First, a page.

Head to the historic West End, where London’s theater district presents world-class performances of musicals, plays, and operas. Since 1663, thespians have practiced their craft in West End theaters. And a night of theater will cost less than those in New York.
Nice extras for the London history buff – If you have time
- The British Library is one of the largest libraries in the world and is home to important manuscripts, including the Magna Carta and original Beatles lyrics.
- Shop at Harrods, one of the most famous department stores in the world. Its motto, Omnia Omnibus Ubique, is Latin for “all things for all people, everywhere.” And it has everything!
- Visit Madame Tussaud’s famous wax museum.
- Ride a red double-decker bus. Buy your ticket in advance.
- Stop for a photo at one of the old red phone booths.
- Stroll past 10 Downing Street, home of the Prime Minister.
- A day trip to Windsor Castle or Hampton Court. Trains run from London to both historic sites. You’ll reach the entry points from their respective train stations in just a few minutes on foot.
Day trip to Windsor Castle
If you are a royalist or fond of castles like the ones I saw on my Scotland road trip, make a day trip out of London to see Windsor Castle. It’s one of the oldest and largest inhabited castles in the world.
Windsor Castle, a royal residence for over 900 years, has been home to many monarchs, including Henry II, Elizabeth I, and Queen Victoria. It was also the site of many important historical events, such as the signing of the Magna Carta in 1215. The castle was restored to its former glory after the terrible 1992 fire.
Visitors can explore the castle’s State Apartments, filled with historical art and furniture, and St. George’s Chapel, the final resting place of many monarchs, including King Henry VIII and Queen Elizabeth I and II. I loved Queen Mary’s dollhouse, which runs a lot bigger than you’d expect.
Windsor Castle is also the site of many royal ceremonies, including the Order of the Garter ceremony and the changing of the guard (better here than at Buckingham Palace). Make the most of your time by booking a private day trip to Windsor Castle from London.
Day trip to Hampton Court
Hampton Court Palace is the epitome of Tudor history, featuring Henry VIII and his royal court. The Palace creates an experience that reveals the inner workings of the Palace in Tudor times. The gardens behind the mansion include a maze. Consider touring with a private guide once you arrive at Hampton Court.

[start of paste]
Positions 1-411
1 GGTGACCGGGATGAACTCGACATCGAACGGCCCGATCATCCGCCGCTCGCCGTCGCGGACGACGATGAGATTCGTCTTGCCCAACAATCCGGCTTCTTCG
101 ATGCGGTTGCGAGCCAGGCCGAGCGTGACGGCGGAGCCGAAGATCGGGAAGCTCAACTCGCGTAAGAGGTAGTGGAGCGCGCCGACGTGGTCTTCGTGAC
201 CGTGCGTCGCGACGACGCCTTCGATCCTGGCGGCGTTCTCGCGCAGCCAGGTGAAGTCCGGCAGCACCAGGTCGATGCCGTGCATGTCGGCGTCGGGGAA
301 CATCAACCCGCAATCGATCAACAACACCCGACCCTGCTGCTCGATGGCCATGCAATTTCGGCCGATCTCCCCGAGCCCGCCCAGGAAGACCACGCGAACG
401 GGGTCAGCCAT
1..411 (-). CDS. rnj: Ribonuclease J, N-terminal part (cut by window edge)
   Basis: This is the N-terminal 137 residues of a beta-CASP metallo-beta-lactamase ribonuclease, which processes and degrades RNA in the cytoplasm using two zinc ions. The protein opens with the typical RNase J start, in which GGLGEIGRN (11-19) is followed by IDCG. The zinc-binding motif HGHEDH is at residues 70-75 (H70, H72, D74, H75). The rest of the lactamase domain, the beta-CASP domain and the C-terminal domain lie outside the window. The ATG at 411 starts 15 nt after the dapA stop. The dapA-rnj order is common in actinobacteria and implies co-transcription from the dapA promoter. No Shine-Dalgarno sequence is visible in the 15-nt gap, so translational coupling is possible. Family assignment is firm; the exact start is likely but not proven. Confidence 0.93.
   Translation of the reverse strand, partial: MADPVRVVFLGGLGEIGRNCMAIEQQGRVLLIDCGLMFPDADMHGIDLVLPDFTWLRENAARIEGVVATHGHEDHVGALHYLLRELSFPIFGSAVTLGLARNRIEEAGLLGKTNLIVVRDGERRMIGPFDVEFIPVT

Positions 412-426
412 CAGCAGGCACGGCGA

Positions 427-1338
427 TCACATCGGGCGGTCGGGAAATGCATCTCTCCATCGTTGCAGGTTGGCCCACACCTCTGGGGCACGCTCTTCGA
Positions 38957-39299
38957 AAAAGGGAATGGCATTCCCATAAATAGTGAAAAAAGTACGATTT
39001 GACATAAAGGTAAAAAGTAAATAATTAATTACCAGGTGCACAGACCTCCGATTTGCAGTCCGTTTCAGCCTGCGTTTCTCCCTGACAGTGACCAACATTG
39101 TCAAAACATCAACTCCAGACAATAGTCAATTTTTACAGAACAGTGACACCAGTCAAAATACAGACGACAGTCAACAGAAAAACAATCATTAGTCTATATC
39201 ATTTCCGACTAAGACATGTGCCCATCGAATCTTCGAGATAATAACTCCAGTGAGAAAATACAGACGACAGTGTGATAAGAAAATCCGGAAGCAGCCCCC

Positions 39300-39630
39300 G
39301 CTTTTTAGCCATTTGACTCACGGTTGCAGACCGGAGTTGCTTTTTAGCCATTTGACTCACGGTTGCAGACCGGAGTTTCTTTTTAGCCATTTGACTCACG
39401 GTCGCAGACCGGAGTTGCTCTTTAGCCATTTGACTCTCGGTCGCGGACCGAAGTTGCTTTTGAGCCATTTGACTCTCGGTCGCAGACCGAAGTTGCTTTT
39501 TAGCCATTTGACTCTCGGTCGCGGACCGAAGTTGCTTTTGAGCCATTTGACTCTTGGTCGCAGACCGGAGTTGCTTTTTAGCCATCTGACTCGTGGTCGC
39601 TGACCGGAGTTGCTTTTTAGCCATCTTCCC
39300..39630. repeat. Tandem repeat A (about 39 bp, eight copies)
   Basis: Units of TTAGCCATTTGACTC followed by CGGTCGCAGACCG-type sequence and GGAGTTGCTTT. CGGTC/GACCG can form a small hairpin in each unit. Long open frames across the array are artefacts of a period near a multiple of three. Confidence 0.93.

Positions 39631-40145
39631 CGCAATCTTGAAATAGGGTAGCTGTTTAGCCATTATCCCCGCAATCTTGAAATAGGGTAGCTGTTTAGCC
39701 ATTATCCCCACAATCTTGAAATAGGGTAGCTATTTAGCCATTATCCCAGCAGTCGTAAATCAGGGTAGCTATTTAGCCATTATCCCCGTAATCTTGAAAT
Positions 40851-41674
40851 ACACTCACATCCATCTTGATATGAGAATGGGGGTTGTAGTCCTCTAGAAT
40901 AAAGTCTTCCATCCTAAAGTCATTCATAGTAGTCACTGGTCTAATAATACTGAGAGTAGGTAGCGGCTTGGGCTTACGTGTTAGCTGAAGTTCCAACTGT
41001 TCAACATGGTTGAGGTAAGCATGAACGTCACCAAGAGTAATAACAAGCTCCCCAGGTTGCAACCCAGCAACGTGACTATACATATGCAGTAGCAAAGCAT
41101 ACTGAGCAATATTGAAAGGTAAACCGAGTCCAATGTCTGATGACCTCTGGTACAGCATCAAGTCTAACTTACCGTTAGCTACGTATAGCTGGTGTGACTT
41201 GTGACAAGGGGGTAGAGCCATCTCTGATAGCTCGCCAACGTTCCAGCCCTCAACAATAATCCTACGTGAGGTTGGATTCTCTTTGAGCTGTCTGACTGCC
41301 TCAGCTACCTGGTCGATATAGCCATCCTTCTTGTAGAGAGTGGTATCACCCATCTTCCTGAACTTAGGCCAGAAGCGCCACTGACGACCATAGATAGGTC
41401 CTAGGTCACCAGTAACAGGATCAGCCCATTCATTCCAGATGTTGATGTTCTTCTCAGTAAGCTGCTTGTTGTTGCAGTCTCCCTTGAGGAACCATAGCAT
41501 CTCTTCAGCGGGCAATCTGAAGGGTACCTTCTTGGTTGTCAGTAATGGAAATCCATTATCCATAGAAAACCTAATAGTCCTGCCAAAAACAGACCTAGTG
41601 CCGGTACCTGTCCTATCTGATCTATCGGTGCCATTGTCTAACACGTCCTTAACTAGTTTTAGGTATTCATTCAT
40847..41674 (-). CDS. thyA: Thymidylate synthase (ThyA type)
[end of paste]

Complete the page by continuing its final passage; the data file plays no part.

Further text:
Purchase a London Pass
London tourists should explore the London Pass to save money on attraction entrance fees. Purchase access to over 80+ London attractions here.
Where to stay in London
Hotel choices in London are plentiful but expensive. I suggest comparing locations and rates with those of rental properties. However, if your budget can afford a splurge, The Londoner would be my choice.
The Londoner features oversized luxury rooms, outstanding restaurants, and the best location in town. Guests can walk two blocks to Trafalgar Square and the National Art Gallery.
Turn the corner, and you’ll find Admiralty Arch and St. James Park. Continue until you come to Big Ben, Parliament, and Westminster Abbey. Head in the opposite direction and step into the theatre district and Chinatown.
The Londoner acts as the core to the heart and art of London.
Arrival into London – Heathrow Express
The Heathrow Express becomes a quick and efficient way to get into the city from Heathrow Airport. The train leaves every 15 minutes and arrives at Paddington Station about 15 minutes later. It is the way to go if you can easily manage your luggage. You can hire a taxi to take you to your hotel at the station.
Book your tickets online or by using the Heathrow Express App. Not only will this save you a hassle at the airport, but you’ll also save money. Heathrow Express prices are lower the further you book in advance.